Identifying, processing, and accommodating the emotions involved with sex work | Peepshow | Pittsburgh | Pittsburgh City Paper

Identifying, processing, and accommodating the emotions involved with sex work

I have a client, let’s call him Joe, who has been a regular for at least two and a half years. He calls me every few weeks, and we often text in between calls. He’s in a bowling league, and I keep track of when he's playing because I like to send him naughty pics to throw him off his game. While he likes the flirty attention, it doesn’t work. He almost always wins. 

We talk about what is going on in our lives and with our jobs, he tells me about his home improvement projects, I make fun of him for nervously stammering around me. Once we've run through these pleasantries, we make each other come — often over and over. Our fantasies line up in ways that don’t always happen with clients; we have an easy and natural rapport, and the sex leaves us both dizzy and satisfied.  

With Joe, the work isn’t hard. It is playful, fun, and pleasurable. For this reason, he was the first person I thought of when a Vice documentary filmmaker who was working on a short feature about me and my husband PJ asked if I would be comfortable having him shoot one of my client interactions.

Joe said yes immediately when I approached him about this. He told me that he can’t wait to get me back for all of my bowling alley teases by making me horny in front of a film crew, and asked if we should practice before the big day. I told him that the previous 100 times that we had phone sex was probably pretty good practice.

What I didn’t know when I was setting the production schedule, which included this call, is that the week before this was set to happen we would find out that my husband’s cancer was back, and that the very day we were planning would also be PJ’s first day of chemo.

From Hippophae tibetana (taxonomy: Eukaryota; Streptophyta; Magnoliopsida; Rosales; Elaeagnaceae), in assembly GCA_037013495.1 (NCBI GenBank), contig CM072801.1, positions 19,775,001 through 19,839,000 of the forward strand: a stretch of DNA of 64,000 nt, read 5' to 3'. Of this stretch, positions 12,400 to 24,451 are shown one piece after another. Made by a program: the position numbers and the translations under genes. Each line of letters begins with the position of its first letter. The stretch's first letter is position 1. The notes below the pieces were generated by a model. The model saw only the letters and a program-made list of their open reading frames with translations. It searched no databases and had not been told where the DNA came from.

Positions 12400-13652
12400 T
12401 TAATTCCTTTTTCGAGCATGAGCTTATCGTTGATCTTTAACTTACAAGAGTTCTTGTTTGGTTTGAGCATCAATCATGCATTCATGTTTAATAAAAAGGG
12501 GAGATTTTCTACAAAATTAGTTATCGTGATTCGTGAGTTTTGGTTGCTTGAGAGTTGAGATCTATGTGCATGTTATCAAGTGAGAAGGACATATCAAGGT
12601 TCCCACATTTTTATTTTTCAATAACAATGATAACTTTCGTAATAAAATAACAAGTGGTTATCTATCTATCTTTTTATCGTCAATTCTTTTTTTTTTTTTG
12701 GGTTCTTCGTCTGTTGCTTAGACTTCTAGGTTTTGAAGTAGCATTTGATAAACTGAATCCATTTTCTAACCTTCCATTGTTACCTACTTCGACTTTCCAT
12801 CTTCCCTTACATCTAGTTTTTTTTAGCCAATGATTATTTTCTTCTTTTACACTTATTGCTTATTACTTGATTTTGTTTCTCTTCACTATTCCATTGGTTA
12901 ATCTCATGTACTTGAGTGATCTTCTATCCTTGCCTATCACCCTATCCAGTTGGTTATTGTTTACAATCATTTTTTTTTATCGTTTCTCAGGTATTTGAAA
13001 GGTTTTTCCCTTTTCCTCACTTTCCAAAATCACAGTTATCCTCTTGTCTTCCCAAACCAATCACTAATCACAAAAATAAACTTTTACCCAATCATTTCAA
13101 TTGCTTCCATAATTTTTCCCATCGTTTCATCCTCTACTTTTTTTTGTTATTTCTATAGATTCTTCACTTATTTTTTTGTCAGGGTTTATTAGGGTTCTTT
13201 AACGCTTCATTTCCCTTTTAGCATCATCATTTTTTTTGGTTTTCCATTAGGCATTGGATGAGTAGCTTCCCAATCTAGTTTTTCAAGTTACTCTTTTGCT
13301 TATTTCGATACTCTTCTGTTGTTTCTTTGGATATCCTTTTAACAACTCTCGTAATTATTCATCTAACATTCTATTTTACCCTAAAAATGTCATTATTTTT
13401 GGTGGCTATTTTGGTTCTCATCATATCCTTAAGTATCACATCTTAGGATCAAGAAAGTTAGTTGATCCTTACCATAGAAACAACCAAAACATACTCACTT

We decided to go ahead with the plans and work around his chemo. Given that this particular scene was one that PJ wasn’t going to be a part of, we decided that I would set him up at the hospital for treatment and then go home for a few hours to talk to the filmmakers about some of my solo work and take Joe’s call on camera. 

When it came down to it, though, I couldn’t leave my husband at the hospital by himself, despite the fact that he insisted he would be fine. While I may have been able to talk abstractly about my work in the interview format, I realized I couldn’t actually take a call with a client when my head and my heart were elsewhere. 

The relationships that I have with my clients are not something that I have ever felt conflicted about in relation to my marriage. They are different sorts of relationships that don’t pose a threat to one another. But what I'd to come to terms with when I canceled my call with Joe was how sex work can be emotionally laden. As someone who loves the work that I do, and generally speaking has a great deal of emotional and sexual energy that I can throw at it, I can forget how much it takes to be present and available for another person; that so much of sex work, as is the case with any care work, is opening yourself up, and doing it on command. 

The best clients, though, are ones who understand that we are human beings outside of the services we provide for them, and who give back to us the support and care that we typically extend to them. Joe did just that.

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